One day we began talking with our local organic honey producer. We told him about the large order from Kowalski’s, and he decided he could make a little extra money for his honey company in the bad economy by taking on a co-packing business with us. In 2007-2008 Mello Honey began helping us set up an organic bottling line at their facility, put in a refrigerated storage area for finished goods and we filled our first order for Kowalski’s on March 7, 2008. Then we had to win over the produce managers in the stores. All men at that time, and most of them could not believe in the fresh dressings for fresh greens approach to making salads, but we created an amazing cross-marketing plan with our Salad Girl demos and we won over the produce managers within four demos! Most of those managers became our best marketing friends in the stores, and we remain in touch with them even after they have retired.
Q: Did you face any scrutiny being a woman in business?
A: The grocery industry in 2007 was predominantly male. Things have really begun to change. I see more and more female buyers (Target especially) as the years go on.
Q: Is there any specific advice you would give a woman thinking of opening a business or launching a brand?
A: Make sure you have a product that no one else has. Don’t try to reinvent the wheel. There is a plethora of kombucha, granola and salsa out there, and not much shelf space left. Things are changing again. Since 2010, when the food entrepreneur explosion began to fill up the farmers; markets, banks began to loan entrepreneurs start-up funding again, incubator kitchens became a new industry, the grocery store shelves have become jam-packed with local products, the doors have begun to close. The tipping point becomes apparent when grocery buyers put a hold on their category purchasing.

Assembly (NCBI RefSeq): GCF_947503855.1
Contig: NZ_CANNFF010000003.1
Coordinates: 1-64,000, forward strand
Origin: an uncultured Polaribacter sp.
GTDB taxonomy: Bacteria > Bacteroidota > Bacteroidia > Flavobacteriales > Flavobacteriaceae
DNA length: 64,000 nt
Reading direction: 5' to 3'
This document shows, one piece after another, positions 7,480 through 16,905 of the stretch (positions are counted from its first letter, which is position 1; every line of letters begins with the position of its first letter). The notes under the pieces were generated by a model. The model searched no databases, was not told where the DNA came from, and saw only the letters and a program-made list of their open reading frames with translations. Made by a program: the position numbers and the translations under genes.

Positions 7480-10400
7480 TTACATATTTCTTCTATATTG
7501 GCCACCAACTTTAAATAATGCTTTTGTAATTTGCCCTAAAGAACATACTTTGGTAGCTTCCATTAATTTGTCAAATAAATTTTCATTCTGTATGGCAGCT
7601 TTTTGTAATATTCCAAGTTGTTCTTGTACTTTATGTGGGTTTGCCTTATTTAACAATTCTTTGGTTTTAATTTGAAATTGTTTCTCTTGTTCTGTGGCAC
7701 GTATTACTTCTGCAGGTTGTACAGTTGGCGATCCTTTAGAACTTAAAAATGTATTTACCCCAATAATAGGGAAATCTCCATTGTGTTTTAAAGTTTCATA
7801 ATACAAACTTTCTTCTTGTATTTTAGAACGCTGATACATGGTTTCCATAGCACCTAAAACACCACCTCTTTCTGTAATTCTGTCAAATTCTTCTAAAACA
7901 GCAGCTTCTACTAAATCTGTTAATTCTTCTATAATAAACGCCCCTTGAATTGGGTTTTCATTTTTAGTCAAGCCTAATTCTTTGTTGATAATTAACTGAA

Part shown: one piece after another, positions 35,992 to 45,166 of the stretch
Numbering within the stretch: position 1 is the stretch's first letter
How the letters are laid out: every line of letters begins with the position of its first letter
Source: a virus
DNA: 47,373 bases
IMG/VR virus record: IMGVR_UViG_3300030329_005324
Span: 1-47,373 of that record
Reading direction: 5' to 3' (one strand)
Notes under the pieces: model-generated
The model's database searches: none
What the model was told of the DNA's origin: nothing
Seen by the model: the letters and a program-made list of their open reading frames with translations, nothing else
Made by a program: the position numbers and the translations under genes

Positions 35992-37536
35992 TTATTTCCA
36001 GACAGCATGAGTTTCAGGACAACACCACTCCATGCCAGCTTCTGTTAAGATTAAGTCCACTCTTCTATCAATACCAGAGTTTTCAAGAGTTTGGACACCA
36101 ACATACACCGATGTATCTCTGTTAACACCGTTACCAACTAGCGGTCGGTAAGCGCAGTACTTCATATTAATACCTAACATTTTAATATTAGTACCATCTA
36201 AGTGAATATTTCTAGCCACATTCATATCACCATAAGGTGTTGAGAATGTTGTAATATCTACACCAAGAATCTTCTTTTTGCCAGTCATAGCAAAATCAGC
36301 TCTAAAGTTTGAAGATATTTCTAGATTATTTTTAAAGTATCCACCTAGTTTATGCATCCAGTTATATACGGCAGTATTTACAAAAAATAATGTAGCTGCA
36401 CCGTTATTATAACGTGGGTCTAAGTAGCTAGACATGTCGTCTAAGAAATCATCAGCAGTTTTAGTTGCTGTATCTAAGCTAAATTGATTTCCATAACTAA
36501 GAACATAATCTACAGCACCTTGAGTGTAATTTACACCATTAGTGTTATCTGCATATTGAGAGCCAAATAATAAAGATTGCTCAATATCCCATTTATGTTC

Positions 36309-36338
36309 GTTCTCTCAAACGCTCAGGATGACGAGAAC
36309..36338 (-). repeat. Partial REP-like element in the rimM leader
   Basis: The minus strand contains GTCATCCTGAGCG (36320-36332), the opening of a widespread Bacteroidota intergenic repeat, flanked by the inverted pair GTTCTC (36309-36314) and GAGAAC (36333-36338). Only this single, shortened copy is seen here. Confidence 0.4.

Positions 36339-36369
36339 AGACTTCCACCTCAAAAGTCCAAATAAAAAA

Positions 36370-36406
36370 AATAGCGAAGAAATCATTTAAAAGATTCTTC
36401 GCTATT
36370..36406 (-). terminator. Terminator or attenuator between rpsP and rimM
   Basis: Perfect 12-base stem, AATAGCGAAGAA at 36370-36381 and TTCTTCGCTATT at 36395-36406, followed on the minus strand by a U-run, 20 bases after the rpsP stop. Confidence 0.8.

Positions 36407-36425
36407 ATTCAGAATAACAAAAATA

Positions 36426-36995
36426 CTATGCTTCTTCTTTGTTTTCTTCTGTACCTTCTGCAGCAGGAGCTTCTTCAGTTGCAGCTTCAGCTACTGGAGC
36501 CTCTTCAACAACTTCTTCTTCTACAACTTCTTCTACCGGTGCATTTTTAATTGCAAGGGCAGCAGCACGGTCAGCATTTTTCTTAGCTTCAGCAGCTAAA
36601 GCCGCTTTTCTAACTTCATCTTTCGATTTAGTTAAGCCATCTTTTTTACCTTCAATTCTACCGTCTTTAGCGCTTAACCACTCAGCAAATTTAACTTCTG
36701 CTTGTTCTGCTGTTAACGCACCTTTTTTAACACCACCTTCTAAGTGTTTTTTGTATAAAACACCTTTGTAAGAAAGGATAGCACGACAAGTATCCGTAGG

And, make use of the free support systems in our community, like Grow North, food incubators, community gardens and the Minnesota Department of Agriculture. Folks call or write to me all the time and I try to give them these resources.
Are you eating #healthy this month? #whole30, #vegan or #lowcarb ? We tend to reset in January and to help you on your way we are going to give you the change to win a six pack of our #saladgirlsaladdressings. #Salad Girl Organic Dressings are free of #gluten, soy, and dairy. Our Pomegranate Pear and Citrus Splash are sweetened only with fruit juice and can be part of a #whole30 lifestyle while our Citrus Splash, Pomegranate Pear, Crisp Apple Maple, and Dark Cocoa & Sea Salt are 100% #vegan. To #enter and qualify to #win, you must do the following. . ➡️Follow us @thesaladgirl . ➡️Like this post . ➡️Tag at least 2 people in the comments of this post who you know would love to win the 6-pack. . You can enter as many times as you like but you need to tag new people each time. That's it! We will notify the winners this Friday at 12 pm. Oh and don't forget to tag us in your salad inspirations if you want a chance to be reposted on our feed. 🥗🥗🥗#saladgirlsaladsisters We ❤️to see what you are making at home and all the clever ways you are utilizing our Vinaigrettes. GOOD LUCK!
Q: Salad Girl is continuing to gain popularity and fans, what can we expect to see from the brand/company in near future?
A: New dairy-free creamy delicious dressings: Creamy Cilantro Lime, A Dude Ranch (creamy dilly ranch), Hazel’s Basil Caesar, Southwestern Creamy Ranch, Crème de la Curry…
Q: What is your favorite salad/salad dressing?
A: I eat seasonally, and love variety, so I am eating the Citrus Splash and Lemony Herb with all the seasonal citrus, Toasted Sesame Ginger with my rice bowl salads, Chile Limon with our tacos… Whatever I am photographing for recipes is usually what we are eating!